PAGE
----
Valeant shares lose 50% after drug company posts late earnings showing loss

Embattled Valeant Pharmaceuticals fell short of profit expectations in the fourth quarter and slashed its guidance for the current quarter and the full year, citing lower sales across many of its businesses.
Valeant CEO J. Michael Pearson has repeatedly expressed his faith in the company that has seen its share plummet by two thirds. (Christinne Muschi/Reuters)

Embattled Valeant Pharmaceuticals shares sold off heavily Tuesday after a disappointing profit report for the fourth quarter and a slashed guidance for the current quarter and the full year.

Shares slumped 50 per cent on the TSX on Tuesday, changing hands at $45.14 a share at the close.  As recently as September the stock was worth $320. 

The Canadian drugmaker is facing a Securities and Exchange Commission investigation and, separately, scrutiny from Congress over its drug pricing. CEO Michael Pearson recently returned to work after two months recovering from severe pneumonia, then delayed the company's quarterly earnings report by two weeks.

Valeant shares seemingly peaked in August right before Valeant's practice of buying rights to old drugs and jacking up the prices came under congressional scrutiny.

Pressure from Ackman

Investor activist Bill Ackman's hedge fund, Pershing Square Capital Management, which is one of Valeant's biggest shareholders, then began pushing for changes. Earlier this month, Valeant added three directors to its board, including a Pershing Square executive.

On Tuesday, Valeant Pharmaceuticals International Inc. said its still-preliminary results indicate it lost $336.4 million, or 98 cents per share, in the three months ended Dec. 31. Excluding one-time items, earnings were $2.50 per share, far short of per-share earnings of $2.64 that Wall Street expected, according to a survey by Zacks Investment Research.

Revenue totaled $2.79 billion, which topped analyst projections for $2.76 billion. The company said sales were down in its dermatology, gastrointestinal, ophthalmology, women's health and Western Europe businesses, among others.

On March 3, Valeant replaced Deb Jorn, the executive vice president in charge of its U.S dermatology and gastrointestinal businesses.

Valeant, which did not release results from a year earlier for comparison as is typically done, stressed that the results are preliminary as it reviews its relationship with one-time partner, Philidor. The company is now including a line-item in its earnings particularly related to costs of winding down that arrangement.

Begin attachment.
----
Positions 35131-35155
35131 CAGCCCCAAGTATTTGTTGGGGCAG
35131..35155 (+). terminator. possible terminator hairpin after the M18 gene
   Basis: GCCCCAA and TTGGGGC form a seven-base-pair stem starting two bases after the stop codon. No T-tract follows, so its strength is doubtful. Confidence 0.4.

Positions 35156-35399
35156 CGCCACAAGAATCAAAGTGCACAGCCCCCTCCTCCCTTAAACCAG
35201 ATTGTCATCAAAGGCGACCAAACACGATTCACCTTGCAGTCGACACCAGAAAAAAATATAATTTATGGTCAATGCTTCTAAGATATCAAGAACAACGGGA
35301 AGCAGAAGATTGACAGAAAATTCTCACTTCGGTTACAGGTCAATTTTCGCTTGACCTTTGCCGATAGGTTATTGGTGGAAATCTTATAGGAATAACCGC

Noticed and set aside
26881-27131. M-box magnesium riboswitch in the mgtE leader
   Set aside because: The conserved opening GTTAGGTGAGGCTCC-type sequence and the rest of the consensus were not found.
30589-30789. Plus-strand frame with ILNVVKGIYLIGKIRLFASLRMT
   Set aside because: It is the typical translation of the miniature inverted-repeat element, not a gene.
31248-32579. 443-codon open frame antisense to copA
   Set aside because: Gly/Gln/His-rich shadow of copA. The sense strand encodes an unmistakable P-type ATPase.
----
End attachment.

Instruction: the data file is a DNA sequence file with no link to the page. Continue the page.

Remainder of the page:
"The challenges of the past few months are not yet behind us and our goal for 2016 is to better balance our priorities across all of our constituencies - physicians, patients, employees, payers, debt holders and shareholders," CEO Michael Pearson said in a statement.

Valeant said Tuesday that it settled a lawsuit over a billing dispute with R&O Pharmacy LLC, with R&O making an unspecified payment to Valeant. Valeant has said that Philidor's pharmacy network includes R&O. Other terms of the settlement remain confidential, and Valeant said it refutes any suggestion of wrongdoing.

Separately, Valeant said it has struck a deal to distribute Mysimba, a diet pill made by Orexigen Therapeutics Inc. of San Diego, to distribute the drug in central and eastern Europe.

Valeant, which is based in Laval, Quebec, now anticipates a first-quarter adjusted profit between $1.30 and $1.55 per share on revenue in a range of $2.3 billion to $2.4 billion. Its prior outlook was for an adjusted profit between $2.35 and $2.55 per share on revenue in a range of $2.8 billion to $3.1 billion.

For 2016, the company now foresees an adjusted profit between $9.50 and $10.50 per share on revenue in a range of $11 billion to $11.2 billion. Its previous forecast was for an adjusted profit between $13.25 and $13.75 per share on revenue in a range of $12.5 billion to $12.7 billion.

Analysts polled by FactSet expect first-quarter profit of $2.62 per share on revenue of $2.84 billion and a 2016 profit of $13.27 per share on revenue of $12.42 billion.

With files from CBC News


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